5 Analysis of an Application Scenario

In this section, we discuss a scenario as a use-case for our system architecture. It consists of an assembly line with multiple work stations in sequence. The work stations are designed for human employees to operate. We want to alternatively operate one workstation using an anthropomorphic mobile manipulator. This implies not only a collaborative setting, i.e. co-existence [2] with human co-workers at neighboring workplaces, but also the requirement of completing tasks at the same speed as a human workers.

5.1 Physical Setup, Application, and Sub-Tasks

The physical setup is shown in Fig. 4. The whole system is about 10 m long and 5 m wide. We are using a mobile manipulator based on an omnidirectional mobile platform with Mecanum wheels, a head-mounted sensor array including a fast monochrome camera, wireless communication, and a robot arm mounted on an adjustable torso. The robot arm controller requires a 1 ms cyclic task execution, while the mobile platform is controlled in 5 ms cycles. These real-time functions are implemented on a x86 Intel Pentium M platform. The robot’s reach is roughly comparable to that of a small-sized person. For situational awareness we use additional overhead cameras dedicated to the identification of approaching persons while the robot is focusing its attention on the work process. The task of the robot is to approach parts passing by on the conveyor, and fasten a number of pre-placed screws on the part using a battery powered, handheld screwdriver. The robot therefore needs to track the conveyor when working on the part and thus may come close to a human co-worker at the next station. Workers may also come close to the robot on their own, requiring the robot to react accordingly. Off-board servers are placed near the station and have a direct, wired connection to the wireless transmitters mounted on a support frame in the working area. The basic sub-tasks can be summarized as follows:
  • Detection of the approaching part.

  • Platform motion towards the part and synchronization with conveyor movement.

  • Locating the screws and moving the arm into a suitable start configuration.

  • Inserting the tip of the tool into a screw.

  • Tighten screw and repeat the previous three steps until all screws are fastened.

  • Retract the arm and drive to home position.

Fig. 4

Experimental setup conceptual overview

While several of the sub-tasks are interesting candidates for a detailed discussion, we will limit our analysis to a single core task, the insertion of the tool into the screw. This task involves tracking both tool and screw via the on-board camera system. The image processing and the motion generation will be executed by the off-board servers. The movement cannot be pre-programmed, because the position of the part and the robot are expected to vary between instances. The robot must also react to approaching workers and inadvertent collisions by retracting the arm to avoid a dangerous situation and then stopping (Fig. 5).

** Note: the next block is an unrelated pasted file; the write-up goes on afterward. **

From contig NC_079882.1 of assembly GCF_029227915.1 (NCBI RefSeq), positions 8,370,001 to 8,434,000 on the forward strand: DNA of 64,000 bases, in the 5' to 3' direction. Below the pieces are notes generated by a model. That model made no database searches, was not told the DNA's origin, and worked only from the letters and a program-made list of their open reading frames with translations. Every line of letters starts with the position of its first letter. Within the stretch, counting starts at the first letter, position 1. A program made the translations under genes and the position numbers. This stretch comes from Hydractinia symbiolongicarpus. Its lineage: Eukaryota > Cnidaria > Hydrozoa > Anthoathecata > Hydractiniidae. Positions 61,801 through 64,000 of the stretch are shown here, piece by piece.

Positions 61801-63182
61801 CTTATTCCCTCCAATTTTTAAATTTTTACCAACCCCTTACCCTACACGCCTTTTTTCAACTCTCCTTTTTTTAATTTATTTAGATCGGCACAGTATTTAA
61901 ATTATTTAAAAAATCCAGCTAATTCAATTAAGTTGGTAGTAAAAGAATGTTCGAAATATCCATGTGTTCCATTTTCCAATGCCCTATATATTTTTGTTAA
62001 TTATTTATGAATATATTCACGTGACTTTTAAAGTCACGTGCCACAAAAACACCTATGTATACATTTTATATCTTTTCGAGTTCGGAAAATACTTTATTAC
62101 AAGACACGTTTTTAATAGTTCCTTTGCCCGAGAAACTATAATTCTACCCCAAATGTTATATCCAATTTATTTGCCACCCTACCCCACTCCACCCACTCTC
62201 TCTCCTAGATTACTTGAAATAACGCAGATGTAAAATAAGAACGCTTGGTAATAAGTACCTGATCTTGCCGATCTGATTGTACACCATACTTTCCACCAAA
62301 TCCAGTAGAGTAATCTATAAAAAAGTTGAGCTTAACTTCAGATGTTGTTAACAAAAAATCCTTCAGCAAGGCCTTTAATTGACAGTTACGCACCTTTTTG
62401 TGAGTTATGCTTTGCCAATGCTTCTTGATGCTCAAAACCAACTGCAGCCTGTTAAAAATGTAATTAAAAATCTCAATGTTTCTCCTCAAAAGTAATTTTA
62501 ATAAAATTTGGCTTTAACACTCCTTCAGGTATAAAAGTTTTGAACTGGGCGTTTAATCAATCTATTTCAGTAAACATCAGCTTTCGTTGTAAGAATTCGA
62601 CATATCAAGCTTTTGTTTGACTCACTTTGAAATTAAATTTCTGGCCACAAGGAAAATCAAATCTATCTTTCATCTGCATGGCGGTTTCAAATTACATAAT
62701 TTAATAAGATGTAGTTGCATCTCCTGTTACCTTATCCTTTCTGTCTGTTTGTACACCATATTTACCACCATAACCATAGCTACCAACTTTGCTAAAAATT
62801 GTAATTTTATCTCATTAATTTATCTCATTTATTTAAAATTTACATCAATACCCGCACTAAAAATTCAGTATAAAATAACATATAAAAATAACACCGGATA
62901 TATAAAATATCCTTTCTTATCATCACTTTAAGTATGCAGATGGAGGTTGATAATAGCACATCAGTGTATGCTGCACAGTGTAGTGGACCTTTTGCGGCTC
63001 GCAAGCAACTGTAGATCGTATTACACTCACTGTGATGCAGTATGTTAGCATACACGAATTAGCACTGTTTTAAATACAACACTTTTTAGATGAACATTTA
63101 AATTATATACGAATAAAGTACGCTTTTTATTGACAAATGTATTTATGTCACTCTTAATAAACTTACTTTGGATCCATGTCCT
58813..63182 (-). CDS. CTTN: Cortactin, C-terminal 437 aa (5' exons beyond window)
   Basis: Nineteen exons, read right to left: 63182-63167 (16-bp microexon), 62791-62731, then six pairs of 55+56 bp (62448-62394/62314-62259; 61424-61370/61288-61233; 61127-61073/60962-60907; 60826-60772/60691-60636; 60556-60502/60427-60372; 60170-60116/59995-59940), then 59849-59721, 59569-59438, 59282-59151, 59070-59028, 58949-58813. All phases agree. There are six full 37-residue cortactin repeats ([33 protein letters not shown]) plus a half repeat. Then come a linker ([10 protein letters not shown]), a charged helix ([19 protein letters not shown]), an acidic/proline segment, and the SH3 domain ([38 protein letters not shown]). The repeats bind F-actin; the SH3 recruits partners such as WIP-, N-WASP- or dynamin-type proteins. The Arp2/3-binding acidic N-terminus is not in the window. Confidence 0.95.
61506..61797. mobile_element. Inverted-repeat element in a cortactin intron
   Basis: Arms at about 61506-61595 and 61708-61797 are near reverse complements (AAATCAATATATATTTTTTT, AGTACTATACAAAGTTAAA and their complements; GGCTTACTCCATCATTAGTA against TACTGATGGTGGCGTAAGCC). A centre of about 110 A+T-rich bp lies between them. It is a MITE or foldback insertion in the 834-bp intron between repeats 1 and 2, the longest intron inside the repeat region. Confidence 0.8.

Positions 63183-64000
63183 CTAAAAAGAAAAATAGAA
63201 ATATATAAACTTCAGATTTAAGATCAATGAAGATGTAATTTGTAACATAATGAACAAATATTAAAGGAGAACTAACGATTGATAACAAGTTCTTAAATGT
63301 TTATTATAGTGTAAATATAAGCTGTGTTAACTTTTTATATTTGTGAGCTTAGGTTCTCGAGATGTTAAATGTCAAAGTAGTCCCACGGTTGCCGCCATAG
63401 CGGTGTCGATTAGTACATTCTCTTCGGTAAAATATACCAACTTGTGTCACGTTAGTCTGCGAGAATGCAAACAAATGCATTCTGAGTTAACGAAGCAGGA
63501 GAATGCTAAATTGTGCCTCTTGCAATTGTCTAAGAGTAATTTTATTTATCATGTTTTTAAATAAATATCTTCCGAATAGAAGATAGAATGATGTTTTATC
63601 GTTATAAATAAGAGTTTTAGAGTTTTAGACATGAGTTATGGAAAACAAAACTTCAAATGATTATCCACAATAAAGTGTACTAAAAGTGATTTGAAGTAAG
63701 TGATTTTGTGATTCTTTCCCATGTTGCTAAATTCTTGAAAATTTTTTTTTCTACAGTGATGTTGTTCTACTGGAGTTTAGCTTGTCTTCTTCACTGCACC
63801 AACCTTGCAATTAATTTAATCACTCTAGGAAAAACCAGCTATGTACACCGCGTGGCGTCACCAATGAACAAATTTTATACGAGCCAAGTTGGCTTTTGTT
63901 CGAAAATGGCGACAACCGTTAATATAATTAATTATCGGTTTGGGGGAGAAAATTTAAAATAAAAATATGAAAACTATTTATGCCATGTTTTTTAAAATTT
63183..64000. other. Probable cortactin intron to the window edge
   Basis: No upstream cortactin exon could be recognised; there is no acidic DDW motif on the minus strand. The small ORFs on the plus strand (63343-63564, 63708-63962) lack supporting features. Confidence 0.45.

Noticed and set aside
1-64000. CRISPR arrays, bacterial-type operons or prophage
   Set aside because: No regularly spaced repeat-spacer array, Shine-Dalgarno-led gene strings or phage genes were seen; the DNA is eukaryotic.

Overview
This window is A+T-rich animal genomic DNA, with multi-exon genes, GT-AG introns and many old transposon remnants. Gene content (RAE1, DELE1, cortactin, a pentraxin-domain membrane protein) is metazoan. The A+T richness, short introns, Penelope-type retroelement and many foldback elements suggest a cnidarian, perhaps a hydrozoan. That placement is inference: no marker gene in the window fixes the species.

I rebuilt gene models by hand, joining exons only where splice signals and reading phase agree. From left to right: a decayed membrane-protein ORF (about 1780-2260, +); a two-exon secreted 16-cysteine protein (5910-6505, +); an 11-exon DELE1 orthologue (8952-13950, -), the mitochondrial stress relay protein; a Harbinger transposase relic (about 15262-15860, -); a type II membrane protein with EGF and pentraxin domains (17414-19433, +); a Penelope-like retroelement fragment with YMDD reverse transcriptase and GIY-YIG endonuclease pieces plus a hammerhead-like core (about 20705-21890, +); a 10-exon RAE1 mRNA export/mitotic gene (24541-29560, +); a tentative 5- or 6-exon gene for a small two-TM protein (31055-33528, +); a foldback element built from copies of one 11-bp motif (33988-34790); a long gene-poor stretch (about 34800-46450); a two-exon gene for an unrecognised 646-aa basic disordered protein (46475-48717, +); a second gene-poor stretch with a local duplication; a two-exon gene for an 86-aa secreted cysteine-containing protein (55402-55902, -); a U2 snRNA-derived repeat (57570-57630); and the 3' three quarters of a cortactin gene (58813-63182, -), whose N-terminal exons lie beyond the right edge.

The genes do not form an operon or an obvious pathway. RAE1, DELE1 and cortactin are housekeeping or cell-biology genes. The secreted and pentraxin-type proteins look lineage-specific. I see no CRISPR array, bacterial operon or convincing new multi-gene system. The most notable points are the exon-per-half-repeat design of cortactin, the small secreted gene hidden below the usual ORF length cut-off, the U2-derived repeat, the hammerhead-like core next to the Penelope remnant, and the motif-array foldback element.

Fig. 5

Experimental setup with robot and tool for manipulating the part

5.2 Implementation of Tool Insertion Sub-Task

As previously mentioned, we focused our work on the sub-task of inserting the tool into a screw at a part which is fixed to a moving skid, requiring motion of both the manipulator arm and the mobile platform to complete the task. While this example does not fully show the potential of higher-level motion planning for the quite small overall movement of approximately 5 cm, it is the sub-task which requires the fastest reaction times and the largest amount of planning alternatives, i.e. nodes and transitions in the graph structure. This made it a suitable candidate for studying the feasibility of our approach. At first, we built a physical process model by analyzing the dynamics of the process using test runs. As a physical process, the movement of tool and screw in relation to the observing sensor shows periodic properties. In test runs, the x-component showed oscillations with a frequency of approximately 7 Hz while the y-component oscillated with a frequency of around 23 Hz (see Fig. 6). While the mobile platform in general tracks the skid satisfactory, dynamic position variations of the screw in relation to the tool clearly need to be accounted for when planning the insert motion.